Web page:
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Compensated Deleterious Mutations in Insect Genomes

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Science  26 Nov 2004:
Vol. 306, Issue 5701, pp. 1553-1554
DOI: 10.1126/science.1100522

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Abstract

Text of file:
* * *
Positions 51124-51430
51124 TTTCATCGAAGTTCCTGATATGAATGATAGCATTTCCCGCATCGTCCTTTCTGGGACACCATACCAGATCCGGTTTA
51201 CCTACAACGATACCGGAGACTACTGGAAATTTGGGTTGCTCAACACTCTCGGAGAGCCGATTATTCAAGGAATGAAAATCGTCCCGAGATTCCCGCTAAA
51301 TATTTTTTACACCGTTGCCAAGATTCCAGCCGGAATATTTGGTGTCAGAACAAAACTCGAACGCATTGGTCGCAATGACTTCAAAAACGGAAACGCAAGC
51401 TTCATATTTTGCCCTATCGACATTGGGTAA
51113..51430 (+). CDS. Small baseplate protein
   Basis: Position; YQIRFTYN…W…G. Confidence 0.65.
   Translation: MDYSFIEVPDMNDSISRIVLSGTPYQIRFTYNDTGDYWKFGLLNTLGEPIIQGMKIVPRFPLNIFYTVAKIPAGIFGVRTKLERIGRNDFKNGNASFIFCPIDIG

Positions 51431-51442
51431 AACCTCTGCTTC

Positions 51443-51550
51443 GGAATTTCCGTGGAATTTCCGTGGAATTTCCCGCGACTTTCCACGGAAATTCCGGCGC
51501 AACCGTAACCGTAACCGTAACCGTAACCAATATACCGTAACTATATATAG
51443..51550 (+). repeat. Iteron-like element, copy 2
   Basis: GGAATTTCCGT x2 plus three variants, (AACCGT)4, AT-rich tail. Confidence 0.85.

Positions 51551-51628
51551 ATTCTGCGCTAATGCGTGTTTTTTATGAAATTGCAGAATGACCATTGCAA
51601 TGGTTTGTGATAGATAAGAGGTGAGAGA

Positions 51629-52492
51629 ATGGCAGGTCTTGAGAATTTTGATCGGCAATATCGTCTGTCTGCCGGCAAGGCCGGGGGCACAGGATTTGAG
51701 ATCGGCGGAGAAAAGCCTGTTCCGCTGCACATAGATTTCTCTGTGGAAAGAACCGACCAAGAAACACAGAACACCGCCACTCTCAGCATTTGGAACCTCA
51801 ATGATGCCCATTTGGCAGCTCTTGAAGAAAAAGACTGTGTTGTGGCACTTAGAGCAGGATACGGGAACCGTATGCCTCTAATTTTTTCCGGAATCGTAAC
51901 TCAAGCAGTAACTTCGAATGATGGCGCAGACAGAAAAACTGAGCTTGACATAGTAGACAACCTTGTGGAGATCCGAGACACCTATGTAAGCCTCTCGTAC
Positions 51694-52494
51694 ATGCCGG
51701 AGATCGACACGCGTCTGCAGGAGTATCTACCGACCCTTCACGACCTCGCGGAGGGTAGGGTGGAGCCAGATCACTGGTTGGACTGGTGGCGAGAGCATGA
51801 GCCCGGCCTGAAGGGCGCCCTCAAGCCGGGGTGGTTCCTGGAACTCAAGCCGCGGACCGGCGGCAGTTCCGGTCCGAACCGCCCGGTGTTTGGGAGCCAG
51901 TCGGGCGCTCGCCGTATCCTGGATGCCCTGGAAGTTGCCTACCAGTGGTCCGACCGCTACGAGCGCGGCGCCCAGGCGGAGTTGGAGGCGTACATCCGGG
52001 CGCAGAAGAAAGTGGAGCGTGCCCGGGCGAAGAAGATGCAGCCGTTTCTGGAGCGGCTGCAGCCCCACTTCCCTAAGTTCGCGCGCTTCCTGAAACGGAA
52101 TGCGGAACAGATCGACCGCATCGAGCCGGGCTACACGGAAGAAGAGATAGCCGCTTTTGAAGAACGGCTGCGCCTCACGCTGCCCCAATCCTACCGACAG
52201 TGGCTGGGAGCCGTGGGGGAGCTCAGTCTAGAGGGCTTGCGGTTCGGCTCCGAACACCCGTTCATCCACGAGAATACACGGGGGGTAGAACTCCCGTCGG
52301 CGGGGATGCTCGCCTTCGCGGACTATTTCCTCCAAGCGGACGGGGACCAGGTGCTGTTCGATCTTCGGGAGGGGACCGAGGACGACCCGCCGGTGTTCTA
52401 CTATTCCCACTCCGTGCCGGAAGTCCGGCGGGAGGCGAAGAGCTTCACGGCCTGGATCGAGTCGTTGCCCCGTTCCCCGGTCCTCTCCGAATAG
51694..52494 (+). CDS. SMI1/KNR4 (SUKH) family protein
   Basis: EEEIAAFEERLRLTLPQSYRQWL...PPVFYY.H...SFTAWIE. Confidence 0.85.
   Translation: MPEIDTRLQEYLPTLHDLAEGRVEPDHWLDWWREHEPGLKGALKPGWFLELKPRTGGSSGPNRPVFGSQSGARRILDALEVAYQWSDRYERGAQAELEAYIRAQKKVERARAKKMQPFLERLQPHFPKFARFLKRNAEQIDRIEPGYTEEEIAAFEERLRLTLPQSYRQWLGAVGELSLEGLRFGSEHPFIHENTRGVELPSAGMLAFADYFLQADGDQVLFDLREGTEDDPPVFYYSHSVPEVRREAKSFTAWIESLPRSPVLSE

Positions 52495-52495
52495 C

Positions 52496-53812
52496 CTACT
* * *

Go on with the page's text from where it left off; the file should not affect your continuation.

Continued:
Relatively little is known about the importance of amino acid interactions in protein and phenotypic evolution. Here we examine whether mutations that are pathogenic in Drosophila melanogaster become fixed via epistasis in other Dipteran genomes. Overall divergence at pathogenic amino acid sites is reduced. However, ∼10% of the substitutions at these sites carry the exact same pathogenic amino acid found in D. melanogaster mutants. Hence compensatory mutation(s) must have evolved. Surprisingly, the fraction 10% is not affected by phylogenetic distance. These results support a selection-driven process that allows compensated amino acid substitutions to become rapidly fixed in taxa with large populations.

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